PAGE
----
Report sucks Cox into net neutrality swamp

Thu, 05/15/2008 - 8:30am
Brian Santo

Yet another organization is accusing Comcast of blocking peer-to-peer (P2P) traffic, but this study also snares Cox Communications and Starhub of Singapore.

The Max Planck Institute for Software Systems ran a worldwide test to determine if BitTorrent traffic is being blocked. It determined that blocking was rampant only in the U.S. and Singapore.

Comcast has defended itself with the claim that it only blocks traffic during times of heavy traffic.

The Institute says its tests indicate that Comcast and Cox block traffic fairly consistently at all hours of the day.

It is unclear if other North American operators were included in the tests.

The Institute named its test tool Glasnost. The organization identified a number of hosts in each country, then calculated the number of blocked hosts.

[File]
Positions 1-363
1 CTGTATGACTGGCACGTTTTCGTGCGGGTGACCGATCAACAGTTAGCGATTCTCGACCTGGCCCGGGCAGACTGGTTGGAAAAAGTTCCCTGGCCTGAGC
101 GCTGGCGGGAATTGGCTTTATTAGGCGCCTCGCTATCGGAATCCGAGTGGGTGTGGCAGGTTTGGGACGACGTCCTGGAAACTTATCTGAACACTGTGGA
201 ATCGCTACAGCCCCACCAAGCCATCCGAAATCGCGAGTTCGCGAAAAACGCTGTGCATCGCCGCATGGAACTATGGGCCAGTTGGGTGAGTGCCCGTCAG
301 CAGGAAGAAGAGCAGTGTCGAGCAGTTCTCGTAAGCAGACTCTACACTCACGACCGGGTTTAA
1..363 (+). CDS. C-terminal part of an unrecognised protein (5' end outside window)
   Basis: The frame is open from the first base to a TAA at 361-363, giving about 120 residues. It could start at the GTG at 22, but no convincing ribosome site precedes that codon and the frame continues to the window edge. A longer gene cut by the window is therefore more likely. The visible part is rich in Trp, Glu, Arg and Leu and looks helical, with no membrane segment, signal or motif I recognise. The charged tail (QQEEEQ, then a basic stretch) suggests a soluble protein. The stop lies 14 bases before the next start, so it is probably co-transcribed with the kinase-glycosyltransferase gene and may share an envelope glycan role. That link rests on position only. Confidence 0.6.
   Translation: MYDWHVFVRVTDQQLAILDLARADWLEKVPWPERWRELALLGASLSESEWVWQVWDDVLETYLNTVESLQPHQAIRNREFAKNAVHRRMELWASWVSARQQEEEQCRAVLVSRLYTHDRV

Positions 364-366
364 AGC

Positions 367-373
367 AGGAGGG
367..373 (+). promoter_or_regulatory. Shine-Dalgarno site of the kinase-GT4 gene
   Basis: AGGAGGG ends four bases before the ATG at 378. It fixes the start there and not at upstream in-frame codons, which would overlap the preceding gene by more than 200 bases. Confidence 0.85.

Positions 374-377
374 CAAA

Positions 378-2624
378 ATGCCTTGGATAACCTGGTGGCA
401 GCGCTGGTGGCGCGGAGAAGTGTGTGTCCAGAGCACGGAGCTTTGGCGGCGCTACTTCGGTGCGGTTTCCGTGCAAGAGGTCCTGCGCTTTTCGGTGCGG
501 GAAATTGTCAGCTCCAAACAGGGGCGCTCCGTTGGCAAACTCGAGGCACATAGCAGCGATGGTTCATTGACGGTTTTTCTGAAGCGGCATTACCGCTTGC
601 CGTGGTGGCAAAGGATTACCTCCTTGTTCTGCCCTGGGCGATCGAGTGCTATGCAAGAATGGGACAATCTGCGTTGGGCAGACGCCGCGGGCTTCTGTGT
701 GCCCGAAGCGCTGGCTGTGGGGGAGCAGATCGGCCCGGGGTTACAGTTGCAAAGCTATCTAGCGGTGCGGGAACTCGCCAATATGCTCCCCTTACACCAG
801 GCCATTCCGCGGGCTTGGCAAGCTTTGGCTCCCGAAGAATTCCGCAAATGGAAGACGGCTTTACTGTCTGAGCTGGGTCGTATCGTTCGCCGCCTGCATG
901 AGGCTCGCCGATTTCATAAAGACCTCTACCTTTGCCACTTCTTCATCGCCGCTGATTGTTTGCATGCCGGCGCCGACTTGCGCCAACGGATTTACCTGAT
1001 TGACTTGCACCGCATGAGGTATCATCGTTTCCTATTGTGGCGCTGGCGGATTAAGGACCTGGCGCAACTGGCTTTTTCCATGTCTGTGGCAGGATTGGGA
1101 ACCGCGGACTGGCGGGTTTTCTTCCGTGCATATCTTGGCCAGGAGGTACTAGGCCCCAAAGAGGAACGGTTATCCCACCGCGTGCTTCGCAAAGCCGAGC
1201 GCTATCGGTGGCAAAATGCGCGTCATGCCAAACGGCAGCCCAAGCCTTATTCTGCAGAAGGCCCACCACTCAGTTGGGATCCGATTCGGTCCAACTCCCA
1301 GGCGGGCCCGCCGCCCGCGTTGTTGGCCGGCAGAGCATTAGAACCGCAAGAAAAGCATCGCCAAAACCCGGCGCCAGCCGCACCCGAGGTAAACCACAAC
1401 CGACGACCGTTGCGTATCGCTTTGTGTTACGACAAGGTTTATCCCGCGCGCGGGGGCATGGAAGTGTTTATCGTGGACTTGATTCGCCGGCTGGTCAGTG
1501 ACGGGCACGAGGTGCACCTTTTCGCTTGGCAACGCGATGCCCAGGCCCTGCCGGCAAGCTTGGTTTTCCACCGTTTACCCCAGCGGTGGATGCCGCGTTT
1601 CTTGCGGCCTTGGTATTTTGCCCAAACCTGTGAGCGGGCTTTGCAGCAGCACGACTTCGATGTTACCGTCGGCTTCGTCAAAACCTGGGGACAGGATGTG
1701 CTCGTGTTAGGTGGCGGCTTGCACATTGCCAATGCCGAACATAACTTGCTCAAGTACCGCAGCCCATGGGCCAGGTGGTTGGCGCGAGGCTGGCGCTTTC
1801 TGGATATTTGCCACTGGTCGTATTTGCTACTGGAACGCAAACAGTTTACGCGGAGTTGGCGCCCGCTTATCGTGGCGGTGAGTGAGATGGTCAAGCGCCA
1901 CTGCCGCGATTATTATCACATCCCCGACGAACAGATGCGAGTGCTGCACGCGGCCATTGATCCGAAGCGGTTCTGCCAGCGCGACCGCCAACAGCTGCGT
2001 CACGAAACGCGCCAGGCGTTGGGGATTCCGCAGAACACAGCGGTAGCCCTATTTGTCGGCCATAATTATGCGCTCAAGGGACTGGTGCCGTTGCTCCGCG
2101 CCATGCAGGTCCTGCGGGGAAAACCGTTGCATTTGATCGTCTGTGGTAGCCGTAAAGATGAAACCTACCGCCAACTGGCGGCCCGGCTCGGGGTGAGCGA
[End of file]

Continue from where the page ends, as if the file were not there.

The organization explained “our test sets up a series of BitTorrent flows between an end user's host and our Glasnost test servers. We collect the packet trace for each flow on the server side, and we closely monitor both end points for any error conditions that might cause a flow to be aborted. If a flow is aborted by a control (RST) packet that was not sent by either of the end points, we report the flow as being blocked by some ISP along its path.”

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